Cancer survivors strike a pose in uplifting fashion show


Posted on Wednesday 26 June 2019
Cancer Survivors' Day model Sasha Leacock

Cancer Survivors Day model Sasha Leacock

Twenty models who have recently finished or are still undergoing cancer treatment strutted their stuff down the catwalk this weekend in an uplifting and inspiring fashion show.

In celebration of Cancer Survivors’ Day, the fashion show was one of many events organised by Guy’s and St Thomas’ NHS Foundation Trust, which took place at the Cancer Centre at Guy’s on Sunday 23 June.

The models wore the latest fashions designed by students at Newham College, whose alumni includes the late Alexander McQueen, and London College of Fashion where renowned shoe designer Jimmy Choo studied. The show also showcased clothes from Outsider, Fox in a Glove, Let It Gibbon, June’s Young Millinery and Peacocks.

Taking to the catwalk was 48-year-old Sasha Leacock. A part-time arts manager and mother-of-one, Sasha took part in the fashion show following treatment for breast cancer in in 2018.

Sasha said: “Being part of the fashion show was my way of celebrating the end of my cancer treatment, giving back to Guy’s and St Thomas’ and living my life more fully. I had an amazing time and I really enjoyed being on the catwalk.”

Sasha was treated at Guy’s and St Thomas’ where she had eight sessions of chemotherapy and surgery to remove the lymph nodes in her left underarm. She finished her treatment last January after undergoing radiotherapy to remove any remaining cancer cells and is now in remission.

Joining Sasha was 48-year-old Mandy Mahoney. The mum-of-two was diagnosed with breast cancer in 2011. She’s had five further recurrences and is now living with incurable metastatic breast cancer.

Mandy, from Bromley in south east London, said: “I know how fragile my health can be so I want to make the most of life. I now say ‘yes’ to all the opportunities that come my way, even the mad ones.”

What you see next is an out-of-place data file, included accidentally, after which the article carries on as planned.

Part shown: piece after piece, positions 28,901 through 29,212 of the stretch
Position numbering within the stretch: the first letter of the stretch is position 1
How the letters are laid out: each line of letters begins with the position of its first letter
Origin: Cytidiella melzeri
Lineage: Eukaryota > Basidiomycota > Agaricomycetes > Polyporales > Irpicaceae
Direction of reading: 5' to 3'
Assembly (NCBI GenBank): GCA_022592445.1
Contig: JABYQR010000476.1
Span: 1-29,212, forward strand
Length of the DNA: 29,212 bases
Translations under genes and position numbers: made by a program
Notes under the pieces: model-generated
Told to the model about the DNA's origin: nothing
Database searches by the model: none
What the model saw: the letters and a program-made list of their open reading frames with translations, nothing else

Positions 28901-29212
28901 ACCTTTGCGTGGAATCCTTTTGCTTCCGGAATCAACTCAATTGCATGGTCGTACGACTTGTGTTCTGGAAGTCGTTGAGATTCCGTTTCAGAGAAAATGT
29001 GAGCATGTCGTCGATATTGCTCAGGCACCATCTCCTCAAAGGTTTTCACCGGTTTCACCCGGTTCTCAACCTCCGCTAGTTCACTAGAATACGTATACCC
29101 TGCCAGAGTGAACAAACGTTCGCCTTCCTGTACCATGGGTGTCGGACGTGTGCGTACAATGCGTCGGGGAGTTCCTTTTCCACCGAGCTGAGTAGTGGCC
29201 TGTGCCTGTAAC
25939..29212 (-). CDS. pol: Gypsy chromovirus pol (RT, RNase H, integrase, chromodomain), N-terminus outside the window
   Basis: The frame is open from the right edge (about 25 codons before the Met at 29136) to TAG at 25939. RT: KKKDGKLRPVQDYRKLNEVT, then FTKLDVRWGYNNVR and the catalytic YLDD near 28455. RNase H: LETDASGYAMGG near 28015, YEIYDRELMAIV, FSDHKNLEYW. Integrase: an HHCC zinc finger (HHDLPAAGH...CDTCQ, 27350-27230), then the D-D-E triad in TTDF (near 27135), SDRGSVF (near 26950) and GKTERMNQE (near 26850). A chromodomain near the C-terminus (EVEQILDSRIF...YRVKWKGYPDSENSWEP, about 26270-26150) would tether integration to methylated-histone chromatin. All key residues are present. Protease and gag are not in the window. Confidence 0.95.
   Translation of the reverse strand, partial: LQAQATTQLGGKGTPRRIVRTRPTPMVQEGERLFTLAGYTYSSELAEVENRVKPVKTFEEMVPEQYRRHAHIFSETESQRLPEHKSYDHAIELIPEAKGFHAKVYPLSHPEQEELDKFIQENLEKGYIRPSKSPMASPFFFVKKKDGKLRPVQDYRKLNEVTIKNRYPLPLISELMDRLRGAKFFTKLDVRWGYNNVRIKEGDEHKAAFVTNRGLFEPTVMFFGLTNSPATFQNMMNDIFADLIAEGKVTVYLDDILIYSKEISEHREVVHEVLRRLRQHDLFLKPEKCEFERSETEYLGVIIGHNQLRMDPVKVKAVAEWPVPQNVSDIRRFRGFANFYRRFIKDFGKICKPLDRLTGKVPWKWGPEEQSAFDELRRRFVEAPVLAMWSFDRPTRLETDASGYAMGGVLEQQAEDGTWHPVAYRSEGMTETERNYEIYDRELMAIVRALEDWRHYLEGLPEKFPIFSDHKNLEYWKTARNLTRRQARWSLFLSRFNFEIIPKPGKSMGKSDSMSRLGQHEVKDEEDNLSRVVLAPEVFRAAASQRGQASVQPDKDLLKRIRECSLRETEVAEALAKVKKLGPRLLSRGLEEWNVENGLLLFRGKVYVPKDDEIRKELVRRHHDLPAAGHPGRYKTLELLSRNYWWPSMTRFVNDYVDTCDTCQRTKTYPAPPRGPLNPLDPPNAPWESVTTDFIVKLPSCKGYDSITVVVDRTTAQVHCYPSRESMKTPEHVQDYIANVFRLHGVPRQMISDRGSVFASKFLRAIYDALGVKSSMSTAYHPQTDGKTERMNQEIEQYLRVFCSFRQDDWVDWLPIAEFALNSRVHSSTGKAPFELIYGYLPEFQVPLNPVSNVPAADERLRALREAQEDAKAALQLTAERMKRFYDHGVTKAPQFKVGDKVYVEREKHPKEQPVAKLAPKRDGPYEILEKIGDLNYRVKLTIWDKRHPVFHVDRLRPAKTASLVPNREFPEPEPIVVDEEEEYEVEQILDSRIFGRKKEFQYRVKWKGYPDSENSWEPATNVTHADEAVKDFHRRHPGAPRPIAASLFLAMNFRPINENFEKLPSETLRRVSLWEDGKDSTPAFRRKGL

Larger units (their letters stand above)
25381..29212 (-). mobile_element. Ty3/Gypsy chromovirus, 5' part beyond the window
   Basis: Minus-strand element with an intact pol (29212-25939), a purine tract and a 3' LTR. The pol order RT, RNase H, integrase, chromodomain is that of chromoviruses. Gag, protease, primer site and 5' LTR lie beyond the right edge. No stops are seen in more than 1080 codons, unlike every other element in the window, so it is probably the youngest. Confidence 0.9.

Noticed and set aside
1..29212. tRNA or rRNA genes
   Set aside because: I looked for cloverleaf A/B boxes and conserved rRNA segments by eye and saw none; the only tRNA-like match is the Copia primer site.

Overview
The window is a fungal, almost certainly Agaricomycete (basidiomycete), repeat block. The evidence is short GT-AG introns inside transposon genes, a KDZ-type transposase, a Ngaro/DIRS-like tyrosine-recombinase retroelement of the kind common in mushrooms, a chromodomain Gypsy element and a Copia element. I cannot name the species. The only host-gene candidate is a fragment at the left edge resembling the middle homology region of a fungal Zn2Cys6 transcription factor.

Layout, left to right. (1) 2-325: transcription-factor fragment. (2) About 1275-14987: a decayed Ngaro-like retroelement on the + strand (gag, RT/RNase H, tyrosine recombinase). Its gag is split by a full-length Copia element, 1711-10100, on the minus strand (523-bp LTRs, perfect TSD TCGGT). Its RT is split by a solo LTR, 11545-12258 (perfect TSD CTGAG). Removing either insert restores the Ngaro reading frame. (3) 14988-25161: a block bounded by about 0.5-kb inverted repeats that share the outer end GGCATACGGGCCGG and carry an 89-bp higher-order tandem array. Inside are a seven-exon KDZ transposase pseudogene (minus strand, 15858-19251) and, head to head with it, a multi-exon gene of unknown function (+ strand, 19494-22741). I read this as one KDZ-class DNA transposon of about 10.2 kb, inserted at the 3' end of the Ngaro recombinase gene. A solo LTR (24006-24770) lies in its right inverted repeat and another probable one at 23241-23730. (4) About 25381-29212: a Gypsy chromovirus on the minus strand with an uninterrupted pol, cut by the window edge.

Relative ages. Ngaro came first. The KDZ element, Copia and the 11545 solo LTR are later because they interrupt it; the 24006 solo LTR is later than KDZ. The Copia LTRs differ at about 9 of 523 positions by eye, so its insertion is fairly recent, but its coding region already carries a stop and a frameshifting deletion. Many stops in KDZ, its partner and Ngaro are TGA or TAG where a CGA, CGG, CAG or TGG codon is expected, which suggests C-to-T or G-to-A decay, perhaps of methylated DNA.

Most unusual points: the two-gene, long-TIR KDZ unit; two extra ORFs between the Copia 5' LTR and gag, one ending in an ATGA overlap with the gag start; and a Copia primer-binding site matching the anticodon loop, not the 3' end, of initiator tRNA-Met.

Mandy has already signed up for the world's largest inflatable obstacle course, entered a powerlifting competition with her daughter, agreed to take on a 10km run, and – despite a fear of heights – climbed the O2.

David Cheesman, cancer programme director for Guys’ and St Thomas’ said: “Cancer Survivors’ Day is always a highlight of our calendar and this year was no exception. For our fifth year, we wanted it to be our biggest and best and having spoken with visitors, the feedback couldn’t have been better. I would like to thank everyone who attended and send a special thank you to all of our staff and volunteers who worked so hard to make it such an uplifting and inspiring day.”

Guy’s and St Thomas’ pioneered the UK’s first Cancer Survivors’ Day in 2014.

Staff were inspired by a visit to the Sidney Kimmel Comprehensive Cancer Centre at Johns Hopkins Hospital in Baltimore, America, where staff and patients have celebrated Cancer Survivors’ Day for more than 20 years.

As well as a fashion show, live music, seminars and exhibits, Cancer Survivors’ Day, which is supported by Guy’s and St Thomas’ Charity, also featured a Celebration Walk.

The walk, started by Jonathan Dimbleby, headed out along Southbank, over Waterloo Bridge before heading back passing many of London’s landmarks and circling part of the Thames. There were 60 participants taking part raising money and awareness of Guy’s Cancers, many of whom have either been treated at the Cancer Centre or have had a close family member treated there.

Guy’s and St Thomas’ Charity raises money to make the Trust’s life-saving care go above and beyond; from big things to small touches that help patients and their families feel looked after.

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